|US6882955||21 Ago 2000||19 Abr 2005||Fitsense Technology, Inc.||Monitoring activity of a user in locomotion on foot|
|US6885971||6 Nov 2001||26 Abr 2005||Phatrat Technology, Inc.||Methods and systems for assessing athletic performance|
|US6898550||21 Ago 2000||24 May 2005||Fitsense Technology, Inc.||Monitoring activity of a user in locomotion on foot|
|US6929479 *||31 Oct 2003||16 Ago 2005||Eastern Automation Systems, Inc.||Athlete training device|
|US6952912||19 Feb 2003||11 Oct 2005||Airway Dynamics, Llc||Method and device for analyzing respiratory sounds in horses|
|US6963818||6 Nov 2002||8 Nov 2005||Phatrat Technology, Inc.||Mobile speedometer system and associated methods|
|US6975748||13 Ago 2004||13 Dic 2005||The Mostert Group||Methods and computer-readable medium for navigating between a plurality of discrete images|
|US6985875 *||17 Ago 2000||10 Ene 2006||Wolf Peter H||Process for providing event photographs for inspection, selection and distribution via a computer network|
|US7047214 *||27 Oct 2005||16 May 2006||Wolf Peter H||Process for providing event photographs for inspection, selection and distribution via a computer network|
|US7054784||27 Sep 2004||30 May 2006||Phatrat Technology, Inc.||Sport monitoring systems|
|US7092846||19 Ago 2004||15 Ago 2006||Phatrat Technology, Inc.||Systems and methods for determining performance data|
|US7127376||23 Sep 2003||24 Oct 2006||Neurocom International, Inc.||Method and apparatus for reducing errors in screening-test administration|
|US7200517||4 Abr 2005||3 Abr 2007||Nike, Inc.||Monitoring activity of a user in locomotion on foot|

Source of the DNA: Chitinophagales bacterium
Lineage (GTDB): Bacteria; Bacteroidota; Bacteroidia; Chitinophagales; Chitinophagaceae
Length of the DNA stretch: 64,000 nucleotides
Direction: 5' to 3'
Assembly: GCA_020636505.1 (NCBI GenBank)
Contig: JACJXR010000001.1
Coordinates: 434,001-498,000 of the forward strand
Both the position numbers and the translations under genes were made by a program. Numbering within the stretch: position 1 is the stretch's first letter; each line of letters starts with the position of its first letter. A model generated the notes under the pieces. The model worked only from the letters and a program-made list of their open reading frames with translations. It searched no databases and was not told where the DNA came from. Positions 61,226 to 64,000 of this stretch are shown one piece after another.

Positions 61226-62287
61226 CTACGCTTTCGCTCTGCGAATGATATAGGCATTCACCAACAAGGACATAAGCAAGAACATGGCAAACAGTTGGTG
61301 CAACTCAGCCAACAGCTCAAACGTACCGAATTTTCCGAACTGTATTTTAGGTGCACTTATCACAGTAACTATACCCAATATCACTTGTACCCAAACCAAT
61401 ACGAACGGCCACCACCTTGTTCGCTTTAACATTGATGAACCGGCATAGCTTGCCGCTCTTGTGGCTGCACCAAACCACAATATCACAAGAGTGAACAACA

|US7231834||27 Jul 2004||19 Jun 2007||Hamamatsu Photonics K. K.||Stride measuring apparatus|
|US7236257 *||28 Feb 2004||26 Jun 2007||Rubach James E||Jump takeoff position indicator system|
|US7386401||13 Nov 2006||10 Jun 2008||Phatrat Technology, Llc||Helmet that reports impact information, and associated methods|
|US7428471||27 Oct 2006||23 Sep 2008||Nike, Inc.||Monitoring activity of a user in locomotion on foot|
|US7428472||13 Feb 2007||23 Sep 2008||Nike, Inc.||Monitoring activity of a user in locomotion on foot|
|US7433805||14 Nov 2006||7 Oct 2008||Nike, Inc.||Pressure sensing systems for sports, and associated methods|
|US7451056||15 May 2006||11 Nov 2008||Phatrat Technology, Llc||Activity monitoring systems and methods|
|US7457724||28 Jul 2006||25 Nov 2008||Nike, Inc.||Shoes and garments employing one or more of accelerometers, wireless transmitters, processors, altimeters, to determine information such as speed to persons wearing the shoes or garments|
|US7467603||24 May 2005||23 Dic 2008||Equusys, Incorporated||Animal instrumentation|
|US7512515||10 May 2007||31 Mar 2009||Apple Inc.||Activity monitoring systems and methods|
|US7527023||10 May 2007||5 May 2009||Equusys Incorporated||Animal instrumentation|
|US7527568||30 Ago 2006||5 May 2009||Shoot-A-Way, Inc.||System and method for training a football player|